The Nova fire provides a pretty serious list of ingredients that degrade the quality of our air and is under reported by the responsible parties. Here we have benzene and particulate matter reported by the citizens in the area. Although information about the hazardous materials released in this fire has been reported to authorities and at a public meeting, no mention of it has been made by the news media.
With the lack of interest and serious investigation by refinery officials responsible for the pollution, the EPA or the news media, it becomes clear that citizens´ involvement in discovering what is in the air is critical. Between March and August 2002, the Houston Galveston Citizens Air Monitoring Project (HGCAMP) took on that responsibility and responded to reports of physical annoyance such as air pollution, disagreeable odors or discomfort, took samples of the air and had them analyzed by the EPA and the Texas Commission on Environmental Quality. They found acrylonitrile, hexane, trichloroethene, propane, dichlorodifluoromethane, 2-mutanone, propane, chloromethane, p/m-xylene, tolulene, 1,2,4-trimethylbenzene, ethyltoluene, c3-alkylbenzene, p/m xdylene, tetrachloroethene, carbon tetrachloride, methylbutane, 2-butanone and pentadiene isomer or isoprene. Like many of the ingredients listed on processed foods, you probably don´t know what most of these substances are. Each has a health effect ranging from mild irritations of eyes, nose and throat, to hearing and color vision loss, to heart attack. Many affect the nervous system. Toxins such as benzene and c3-alkylbenzene are linked to cancer. The full list with dates and amounts detected, and health effects for each substance can be obtained at the HGCAMP website: www.epa.gov/earth1r6/6lab/hgcamp/hgcamp.htm .
The most publicized item in our list of ingredients is ozone. When volatile organic compounds (VOCs), like the ones we just listed, and gases called nitrogen oxides (NOx) emitted from motor vehicles, power plants and other sources of combustion, unite in the presence of heat and sunlight, they react to form ozone. We usually think of ozone as a problem for city dwellers, but ozone and the pollutants that cause ozone can be carried to an area from pollution sources located hundreds of miles upwind.
As an example of the effects of ozone in rural areas, “The New York Times”(July 10, 2003) reported on a study showing that Eastern cottonwood trees in New York City are growing twice as fast as those in the rural areas of the state. Jillian W. Gregg, the research ecologist who led the study, found in the final analysis of possible pollutants it was the higher cumulative concentration of rural ozone that handicapped the rural trees. It turns out that in cities, the ozone is broken down by the very chemicals that create it, while in rural areas the ozone lasts and lasts. The researchers concluded that it was not so much the city trees that were thriving as that the country trees were suffering.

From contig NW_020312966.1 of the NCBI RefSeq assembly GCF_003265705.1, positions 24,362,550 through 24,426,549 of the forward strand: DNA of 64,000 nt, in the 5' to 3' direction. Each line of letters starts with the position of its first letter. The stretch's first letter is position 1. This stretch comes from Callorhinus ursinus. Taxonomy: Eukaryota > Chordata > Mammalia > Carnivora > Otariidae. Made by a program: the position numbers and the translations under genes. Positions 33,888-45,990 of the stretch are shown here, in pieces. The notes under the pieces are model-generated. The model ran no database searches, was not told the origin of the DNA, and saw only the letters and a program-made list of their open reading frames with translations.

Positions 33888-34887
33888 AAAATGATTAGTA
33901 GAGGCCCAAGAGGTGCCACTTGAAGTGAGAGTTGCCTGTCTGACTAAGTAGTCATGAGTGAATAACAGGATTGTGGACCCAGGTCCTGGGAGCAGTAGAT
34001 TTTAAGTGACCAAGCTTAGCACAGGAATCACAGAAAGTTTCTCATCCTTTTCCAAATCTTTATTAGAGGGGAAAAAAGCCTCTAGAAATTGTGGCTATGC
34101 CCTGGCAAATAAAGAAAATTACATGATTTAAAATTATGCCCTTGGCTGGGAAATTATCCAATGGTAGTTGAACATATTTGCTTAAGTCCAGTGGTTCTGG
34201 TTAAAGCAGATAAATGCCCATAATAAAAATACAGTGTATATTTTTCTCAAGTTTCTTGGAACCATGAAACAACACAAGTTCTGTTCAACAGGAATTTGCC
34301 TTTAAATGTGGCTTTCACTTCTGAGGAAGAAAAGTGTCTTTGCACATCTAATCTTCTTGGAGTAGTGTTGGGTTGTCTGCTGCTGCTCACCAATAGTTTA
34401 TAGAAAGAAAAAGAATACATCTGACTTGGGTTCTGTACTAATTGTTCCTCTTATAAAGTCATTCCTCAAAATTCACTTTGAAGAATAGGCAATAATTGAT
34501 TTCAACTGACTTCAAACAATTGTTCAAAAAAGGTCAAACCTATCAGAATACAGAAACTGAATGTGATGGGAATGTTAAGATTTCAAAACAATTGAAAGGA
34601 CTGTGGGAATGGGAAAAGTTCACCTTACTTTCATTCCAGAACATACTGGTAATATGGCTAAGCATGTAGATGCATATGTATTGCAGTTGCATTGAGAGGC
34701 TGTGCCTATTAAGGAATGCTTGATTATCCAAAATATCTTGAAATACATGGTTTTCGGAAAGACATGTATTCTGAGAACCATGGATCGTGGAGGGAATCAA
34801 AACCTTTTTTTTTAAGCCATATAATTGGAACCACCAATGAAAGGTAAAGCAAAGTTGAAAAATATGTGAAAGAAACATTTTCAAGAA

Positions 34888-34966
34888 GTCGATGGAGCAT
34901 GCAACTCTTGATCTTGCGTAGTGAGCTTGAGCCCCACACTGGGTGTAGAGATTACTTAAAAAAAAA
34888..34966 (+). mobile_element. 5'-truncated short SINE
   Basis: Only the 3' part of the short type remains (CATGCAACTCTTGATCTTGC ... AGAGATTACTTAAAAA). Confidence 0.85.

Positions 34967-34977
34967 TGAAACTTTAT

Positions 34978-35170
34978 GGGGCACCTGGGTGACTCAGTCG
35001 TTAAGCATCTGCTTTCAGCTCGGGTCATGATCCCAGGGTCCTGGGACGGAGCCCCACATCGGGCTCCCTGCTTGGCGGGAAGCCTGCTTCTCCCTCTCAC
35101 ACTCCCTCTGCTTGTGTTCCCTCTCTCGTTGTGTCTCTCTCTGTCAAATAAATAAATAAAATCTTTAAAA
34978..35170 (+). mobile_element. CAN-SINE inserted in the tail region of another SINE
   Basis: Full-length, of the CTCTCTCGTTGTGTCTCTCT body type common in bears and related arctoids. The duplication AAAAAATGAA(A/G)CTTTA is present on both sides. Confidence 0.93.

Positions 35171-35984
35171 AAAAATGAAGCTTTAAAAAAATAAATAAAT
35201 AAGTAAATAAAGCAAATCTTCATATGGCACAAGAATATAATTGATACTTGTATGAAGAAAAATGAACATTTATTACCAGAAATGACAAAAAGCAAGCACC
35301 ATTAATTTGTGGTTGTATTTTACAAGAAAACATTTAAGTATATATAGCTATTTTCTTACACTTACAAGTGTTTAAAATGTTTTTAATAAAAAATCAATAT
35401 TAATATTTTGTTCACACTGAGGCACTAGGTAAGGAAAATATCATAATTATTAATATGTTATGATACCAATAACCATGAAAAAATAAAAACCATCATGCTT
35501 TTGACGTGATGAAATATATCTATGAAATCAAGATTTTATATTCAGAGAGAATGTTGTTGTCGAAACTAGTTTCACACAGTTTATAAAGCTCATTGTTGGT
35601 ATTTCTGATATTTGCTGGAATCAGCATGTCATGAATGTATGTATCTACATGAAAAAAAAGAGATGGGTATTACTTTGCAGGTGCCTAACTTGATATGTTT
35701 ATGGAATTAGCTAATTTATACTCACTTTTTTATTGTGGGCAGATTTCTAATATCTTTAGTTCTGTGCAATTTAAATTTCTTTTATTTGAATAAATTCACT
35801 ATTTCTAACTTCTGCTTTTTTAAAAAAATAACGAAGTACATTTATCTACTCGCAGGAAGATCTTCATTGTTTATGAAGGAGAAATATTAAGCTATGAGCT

In summary, the list of ingredients for air pollution in the Houston area includes a long list of toxic chemicals, often amplified by absorption and adsorption in fine particulate matter that can become fixed in the deeper part of the lungs. On warm, sunny days add to that the production of ozone, known to be unhealthy to plants, animals and people.
It seems as though true monitoring of the emissions from plants and refineries is being left up to residents who are threatened by what is in the air they must breathe every day. What will it take to get state and national leaders to act to protect our environment and for management at Houston area refineries and plants to take responsibility for proper monitoring, reporting and reduction of emissions?
To avoid contributing to ozone pollution, the following steps may be taken to reduce emissions of smog-forming compounds:
- Limit driving. Share rides, carpool. Combine errands.
- Take public transportation.
- Avoid excessive idling of your automobile.
- Keep you car well-tuned.
- Refuel your car carefully and in the evening when it is cooler.
- Defer lawn and gardening chores that use gasoline-powered equipment.
- Postpone using oil-based paints and solvents.
- Defer use of household consumer products that release fumes or evaporate easily.
- Conserve energy at home, at work, everywhere.
- Contact your local, state and national representatives and let them know you want a responsible energy policy and proper monitoring and control of emissions from petrochemical refineries and power plants.
- Pay attention to presidential candidates and other government representatives and vote for those who have a track record for protecting the environment.